It is furthermore an objective of this present invention to provide encrypted credit objects that identify the credit for a given file or stream. The credit objects are encrypted with a secret key, which is available only to the local node on a computer and to the node originator. A controlling authority that generates credit objects for files and streams obtains a secret key for an individual node from the node source. This secret key is used to encrypt either the credit object or an associated secret key or both. The controlling authority may optionally generate a unique associated secret key for a credit object. This is not required by the present invention, but is the preferred method. If the unique associated secret key is generated along with the credit object, then the credit object is encrypted with the unique associated secret key, and the unique associated secret key is, in turn, encrypted with the secret key owned by the local node of the target computer. The credit object is used to keep track of the amount of credit that is available on a local computer for associated files or streams. The credit object contains data that associates it with a file, stream or group of files or streams. It also contains credit amount. The local node uses policy rules contained in the associated policy object to adjust the credit amount.
 It is yet another objective of this present invention to provide encrypted policy objects which identify the rules for a given file or stream, or group of files or streams. A controlling authority is the source of the policy object for a file, stream or group of files or streams. The local node uses the associated policy object to determine specific rules governing the local use of a file, stream or group of files or streams. The policy object is encrypted with public-private key encryption, or it may be contained within the credit object described in the above objective. If the policy object is separated from the credit object, it may be updated separately. This would improve security, but the separation of the policy object from the credit object is not a requirement of this present invention. It may be contained as part of the credit object or it may be separate, which is the preferred method.
 It is another objective of this present invention to provide localized unique nodes that are generated by a node originator. The node originator creates a node that is unique in structure from most other nodes that are created. The greater the uniqueness, the better the security. This present invention allows for the node to have completely unique structure, but this is not a requirement. The local node has at least one secret key. This key is distributed within the node in such a complex and varied way that it remains secure even on the local computer. One or more nodes may be installed on a local computer, but it is the preferred method of this invention to have only one node installed on a local computer.
 The node complexity and variety is such that it requires an installation program to install the node on the local computer. This installation program can be transmitted along with the node itself, and may be part of the node software itself, such that it installs itself on the computer. The installation program may also be transmitted separately. The preferred method is to transmit the installation program along with the node, which immediately installs it as it is received.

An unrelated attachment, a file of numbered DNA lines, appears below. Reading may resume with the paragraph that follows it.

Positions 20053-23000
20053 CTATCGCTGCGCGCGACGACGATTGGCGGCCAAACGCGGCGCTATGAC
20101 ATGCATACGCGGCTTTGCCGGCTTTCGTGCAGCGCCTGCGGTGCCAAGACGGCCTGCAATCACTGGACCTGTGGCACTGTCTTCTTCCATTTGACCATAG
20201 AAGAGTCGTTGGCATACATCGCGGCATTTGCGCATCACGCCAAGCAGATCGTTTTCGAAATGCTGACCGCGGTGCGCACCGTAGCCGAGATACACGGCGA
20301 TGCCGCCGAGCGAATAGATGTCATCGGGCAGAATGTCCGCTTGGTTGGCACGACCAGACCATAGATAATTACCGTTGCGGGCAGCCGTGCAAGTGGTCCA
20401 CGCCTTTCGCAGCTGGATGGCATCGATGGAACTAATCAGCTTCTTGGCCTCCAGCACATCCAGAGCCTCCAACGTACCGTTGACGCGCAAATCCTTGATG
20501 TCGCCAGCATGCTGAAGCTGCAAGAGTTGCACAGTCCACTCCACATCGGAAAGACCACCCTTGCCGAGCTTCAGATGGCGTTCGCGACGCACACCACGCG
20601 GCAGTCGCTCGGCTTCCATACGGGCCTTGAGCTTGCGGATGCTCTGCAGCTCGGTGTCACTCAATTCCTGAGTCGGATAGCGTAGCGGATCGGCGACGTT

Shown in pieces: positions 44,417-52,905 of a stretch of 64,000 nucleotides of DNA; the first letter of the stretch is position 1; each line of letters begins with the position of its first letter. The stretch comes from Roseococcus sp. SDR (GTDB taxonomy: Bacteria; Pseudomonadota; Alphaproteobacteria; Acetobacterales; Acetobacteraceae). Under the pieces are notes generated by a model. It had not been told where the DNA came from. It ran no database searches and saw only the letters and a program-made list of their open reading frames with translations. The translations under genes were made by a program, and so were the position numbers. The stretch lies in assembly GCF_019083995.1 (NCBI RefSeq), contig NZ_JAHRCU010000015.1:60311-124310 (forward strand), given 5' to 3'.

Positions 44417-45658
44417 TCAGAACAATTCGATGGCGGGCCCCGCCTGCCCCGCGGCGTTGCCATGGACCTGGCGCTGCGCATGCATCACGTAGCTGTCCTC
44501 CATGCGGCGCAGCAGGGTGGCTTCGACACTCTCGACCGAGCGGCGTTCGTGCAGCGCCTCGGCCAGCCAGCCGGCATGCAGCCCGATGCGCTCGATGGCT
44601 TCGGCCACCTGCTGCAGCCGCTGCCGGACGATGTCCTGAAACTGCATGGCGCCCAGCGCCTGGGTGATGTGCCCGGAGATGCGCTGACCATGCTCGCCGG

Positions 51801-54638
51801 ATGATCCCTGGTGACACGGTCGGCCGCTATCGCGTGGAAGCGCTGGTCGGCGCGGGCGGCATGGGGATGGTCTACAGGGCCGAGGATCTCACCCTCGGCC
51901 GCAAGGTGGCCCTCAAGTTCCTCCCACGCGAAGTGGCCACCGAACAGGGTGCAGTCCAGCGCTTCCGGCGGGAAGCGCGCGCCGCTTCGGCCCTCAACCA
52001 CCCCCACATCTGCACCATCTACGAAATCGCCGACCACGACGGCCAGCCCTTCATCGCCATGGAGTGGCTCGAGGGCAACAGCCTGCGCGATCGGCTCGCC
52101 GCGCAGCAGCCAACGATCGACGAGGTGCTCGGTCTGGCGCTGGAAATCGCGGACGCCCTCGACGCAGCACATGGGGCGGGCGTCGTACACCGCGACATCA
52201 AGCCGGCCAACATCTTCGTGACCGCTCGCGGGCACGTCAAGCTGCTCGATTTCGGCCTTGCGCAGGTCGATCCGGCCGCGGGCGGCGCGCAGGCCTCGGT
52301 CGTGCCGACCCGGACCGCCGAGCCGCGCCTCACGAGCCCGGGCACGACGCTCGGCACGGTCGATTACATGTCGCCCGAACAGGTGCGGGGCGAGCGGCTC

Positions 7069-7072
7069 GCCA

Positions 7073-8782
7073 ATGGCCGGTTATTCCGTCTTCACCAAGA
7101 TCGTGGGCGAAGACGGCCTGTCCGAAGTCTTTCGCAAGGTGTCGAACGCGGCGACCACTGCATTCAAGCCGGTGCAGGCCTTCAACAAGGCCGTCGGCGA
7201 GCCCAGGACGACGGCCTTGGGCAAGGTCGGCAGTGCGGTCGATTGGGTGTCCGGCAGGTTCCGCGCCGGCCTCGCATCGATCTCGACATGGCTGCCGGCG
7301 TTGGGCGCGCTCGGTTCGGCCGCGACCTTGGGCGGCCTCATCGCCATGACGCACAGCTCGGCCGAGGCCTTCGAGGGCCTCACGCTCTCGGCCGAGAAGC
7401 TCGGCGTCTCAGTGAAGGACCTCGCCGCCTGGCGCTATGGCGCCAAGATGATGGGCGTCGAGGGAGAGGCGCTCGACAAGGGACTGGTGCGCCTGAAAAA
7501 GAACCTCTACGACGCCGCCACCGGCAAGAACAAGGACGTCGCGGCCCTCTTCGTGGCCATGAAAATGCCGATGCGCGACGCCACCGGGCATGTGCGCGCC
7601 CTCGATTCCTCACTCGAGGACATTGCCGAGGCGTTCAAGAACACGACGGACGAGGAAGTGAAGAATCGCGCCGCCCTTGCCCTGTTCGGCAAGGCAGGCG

This invention additionally provides the advantage that many streamed sources of data can be securely stored on a local computer while still enforcing policy control over the stream or file. The result is improved quality of the stream by buffering. This also permits access to the stream even while disconnected from the network.
 It is one objective of this present invention to permit free distribution of files and streams while still maintaining legal control of said files and streams. This is accomplished by the combined operation of the following objects:
 1. Encrypted, partially encrypted or intermittently encrypted files or streams and their associated secret public keys to allow for decryption by the local node.
 2. Encrypted policy objects that are used to determine policy. Policies describe the current rules applying to a particular file, stream or group of files or streams. A controlling authority sets these rules. The controlling authority as policies change may update them. The encrypted policy object may be contained within an encrypted credit object for convenience. The encrypted policy object may also be separate from an encrypted credit object. The encrypted policy object uses simple public-private key encryption.
 3. Encrypted credit objects along with the associated secret public keys. The encrypted credit objects contain the credit available for an associated file, stream or group of files or streams. The local node decrypts these credit objects when a file or stream is selected for use. The credit object is adjusted and re-encrypted. The credit object is associated with an encrypted secret key, which is decrypted when loaded into the node.
 4. A unique local node so complex that it prevents access to secret keys within the node, providing external control over these encrypted objects. The complexity and variety of the node provides both uniqueness and security of the decrypted secret keys.